Kathy Griffin and artistic expressions of violence | Arkansas Blog

Wednesday, May 31, 2017

Kathy Griffin and artistic expressions of violence

Posted By on Wed, May 31, 2017 at 1:49 PM

click to enlarge kathy2.jpg

Comedian Kathy Griffin has been roundly denounced in a bipartisan chorus for displaying on Twitter a Tyler Shields depiction of the bloody severed head of Donald Trump. She removed the image, but it lives on thanks to the web and TMZ, which originally dug it up.

She's now been fired by CNN, lost a major sponsorship and several gigs and also apologized, though it hasn't stopped continuing condemnations, including from Donald Trump himself.

Vox steps in with some context. Griffin had said she intended no violence, only to mock Trump, particularly his infamous remark bout menstrual blood flowing from Megyn Kelly. It observed:

This isn’t the first time the suggestion of violence against a US president has been used as an artistic statement — it isn’t even the first time this presidency.

For example, in 2012, the first season of Game of Thrones featured a scene in which a prosthetic model of former President George W. Bush’s head could be seen impaled on a pike in the background of a shot. The showrunners claimed it was an accident devoid of political meaning, and HBO distanced itself from the action.

That same year, conservative provocateur Glenn Beck submerged a bobblehead doll of President Barack Obama in a jar of urine as a way of mocking politicized art. (Beck was responding to another famous piece that featured a crucifix in urine.) And most recently, rapper Snoop Dogg provoked a media cycle’s worth of controversy — and the ire of the sitting president — after filming a video in which he assassinates a clown stand-in for Trump.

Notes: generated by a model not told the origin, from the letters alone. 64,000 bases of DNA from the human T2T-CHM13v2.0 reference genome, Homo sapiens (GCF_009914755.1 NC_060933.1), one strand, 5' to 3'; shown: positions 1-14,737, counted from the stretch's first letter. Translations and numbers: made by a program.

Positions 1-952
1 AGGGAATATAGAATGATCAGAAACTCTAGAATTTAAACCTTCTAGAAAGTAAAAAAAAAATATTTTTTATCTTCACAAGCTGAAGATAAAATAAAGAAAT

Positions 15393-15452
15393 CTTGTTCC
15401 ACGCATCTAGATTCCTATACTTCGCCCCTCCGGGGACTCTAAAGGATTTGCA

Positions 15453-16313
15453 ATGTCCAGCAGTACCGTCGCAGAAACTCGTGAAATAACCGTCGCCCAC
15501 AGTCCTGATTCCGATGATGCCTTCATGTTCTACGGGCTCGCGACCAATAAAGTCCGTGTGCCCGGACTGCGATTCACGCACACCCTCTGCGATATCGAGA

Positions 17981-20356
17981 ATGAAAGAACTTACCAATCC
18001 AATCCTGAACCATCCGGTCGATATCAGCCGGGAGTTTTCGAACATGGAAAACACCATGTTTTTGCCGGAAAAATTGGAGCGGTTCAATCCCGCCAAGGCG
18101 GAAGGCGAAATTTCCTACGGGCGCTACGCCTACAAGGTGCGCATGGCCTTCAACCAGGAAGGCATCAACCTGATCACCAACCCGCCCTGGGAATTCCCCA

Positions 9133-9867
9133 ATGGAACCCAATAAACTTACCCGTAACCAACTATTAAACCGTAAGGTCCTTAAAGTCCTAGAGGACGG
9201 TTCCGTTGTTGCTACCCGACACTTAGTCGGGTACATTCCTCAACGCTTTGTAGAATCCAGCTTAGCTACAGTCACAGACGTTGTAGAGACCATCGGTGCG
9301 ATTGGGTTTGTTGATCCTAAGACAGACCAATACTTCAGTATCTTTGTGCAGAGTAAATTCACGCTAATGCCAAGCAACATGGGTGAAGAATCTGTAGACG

The violent nature of the Griffin photo is also in keeping with its creator’s artistic tradition. Shields’s photographic art often flirts with violent themes, even when it’s not actively targeting political figures. For instance, in 2011 he collected blood from celebrities for use in his art, and later drenched his studio, Lindsay Lohan, and other performers in it.
Vox delves into other artistic expressions.

While it’s arguable that none of these artistic statements were as shocking as the picture of Griffin holding Trump’s decapitated head drenched in fake blood, it’s also important to understand that Griffin and Shields’s photo recalls another artistic tradition: images of women beheading men.

The artists Lavinia Fontana and Artemisia Gentileschi painted recurring images of the biblical story of Judith beheading Holofernes. For Gentileschi in particular, the story allowed her to assert her empowerment through the metaphorical beheading of men with positions of political and sexual power over her. Modern artists like photographer Cindy Sherman have also turned to this theme.
I doubt this will change any minds about Griffin. But I wonder how many on the alt-right would have started showering lefty complainers in snowflakes if a bloodied Hillary head had been held aloft by Ann Coulter.

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